The Department for Business, Energy and Industrial Strategy (BEIS) has defended the government’s record of managing the Levy Control Framework (LCF) and said it expects to publish its eagerly anticipated carbon plan in February next year.

Earlier today the National Audit Office published its report on the LCF and the government’s management of it, identifying a string of failures that it said ultimately resulted in an overspend within the budget which proved to be the catalyst for a raft of subsidy cuts impacting the UK solar sector.

The report also revealed that higher than expected deployment of solar – often used by the government as a reason for subsidy rollbacks – was responsible for just £130 million of the £2 billion overspend and the Solar Trade Association has today heaped pressure on BEIS to address the LCF’s apparent failings.

“The unexpected growth in solar power was repeatedly fingered as a key reason for the overspend on renewables. In fact NAO analysis shows solar accounts for only 6% of the overspend – but solar has borne the brunt of corrective measures. That's a great shame when the technology has become so popular and is now so affordable. We hope the new department will take stock of the ​low cost impact of solar and act to restore confidence to the sector,” STA chief executive Paul Barwell said.

But BEIS has defended the government’s handling of the LCF, insisting that measures had been taken to improve its modelling and forecasting – as suggested in the NAO’s report – pointing in particular to the way in which cuts have shaved circa £500 million off the overspend.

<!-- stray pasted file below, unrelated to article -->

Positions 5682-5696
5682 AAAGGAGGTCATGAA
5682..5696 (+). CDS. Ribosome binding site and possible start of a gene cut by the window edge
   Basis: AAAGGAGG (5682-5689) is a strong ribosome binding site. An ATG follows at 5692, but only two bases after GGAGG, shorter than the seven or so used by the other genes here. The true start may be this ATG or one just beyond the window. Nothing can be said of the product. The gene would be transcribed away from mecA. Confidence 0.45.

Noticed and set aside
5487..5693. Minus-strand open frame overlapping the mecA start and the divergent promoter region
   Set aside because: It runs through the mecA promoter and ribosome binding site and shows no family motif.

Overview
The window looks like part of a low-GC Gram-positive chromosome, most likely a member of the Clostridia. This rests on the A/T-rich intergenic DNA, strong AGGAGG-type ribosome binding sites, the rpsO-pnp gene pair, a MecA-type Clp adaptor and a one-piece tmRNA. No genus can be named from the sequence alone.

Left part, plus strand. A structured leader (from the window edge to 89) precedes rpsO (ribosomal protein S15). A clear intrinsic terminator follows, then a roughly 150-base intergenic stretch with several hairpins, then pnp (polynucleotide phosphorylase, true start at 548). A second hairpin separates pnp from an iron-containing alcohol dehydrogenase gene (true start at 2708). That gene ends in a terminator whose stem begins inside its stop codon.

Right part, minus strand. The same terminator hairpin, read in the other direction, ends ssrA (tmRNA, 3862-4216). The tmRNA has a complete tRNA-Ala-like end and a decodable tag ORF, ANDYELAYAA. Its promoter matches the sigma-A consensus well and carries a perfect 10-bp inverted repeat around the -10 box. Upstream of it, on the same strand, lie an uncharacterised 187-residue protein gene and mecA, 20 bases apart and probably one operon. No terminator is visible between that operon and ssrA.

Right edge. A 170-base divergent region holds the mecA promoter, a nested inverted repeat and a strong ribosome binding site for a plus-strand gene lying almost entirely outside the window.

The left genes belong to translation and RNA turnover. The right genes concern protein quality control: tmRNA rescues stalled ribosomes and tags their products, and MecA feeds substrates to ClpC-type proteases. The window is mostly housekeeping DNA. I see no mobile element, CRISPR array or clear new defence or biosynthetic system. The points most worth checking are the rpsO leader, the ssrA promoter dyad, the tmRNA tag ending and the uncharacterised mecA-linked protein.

“Our top priority is ensuring that families and businesses have a secure, affordable, clean energy supply. Our actions have reduced projected costs on the Levy Control Framework by around £520m, and we continue to make further improvements to deliver value for money for consumers,” a BEIS spokesperson said.

BEIS is to also consider the NAO’s reports recommendations and provider a fuller response at a later date.

Meanwhile the department has also offered the most concrete date yet as to when the industry can expect to see its upcoming carbon reduction plan, which will outline how the government expects to meet the Fifth Carbon Budget.

The BEIS select committee met for the first time this morning and Alex Chisholm, permanent secretary at BEIS and former DECC permanent secretary, revealed that the carbon reduction plan is “expected” to be published before the end of February next year.

While the plan was due to be published before parliament rises for its final recess of 2016 on 20 December, the result of the Brexit referendum has significantly delayed pending legislation, causing various works to be pushed back.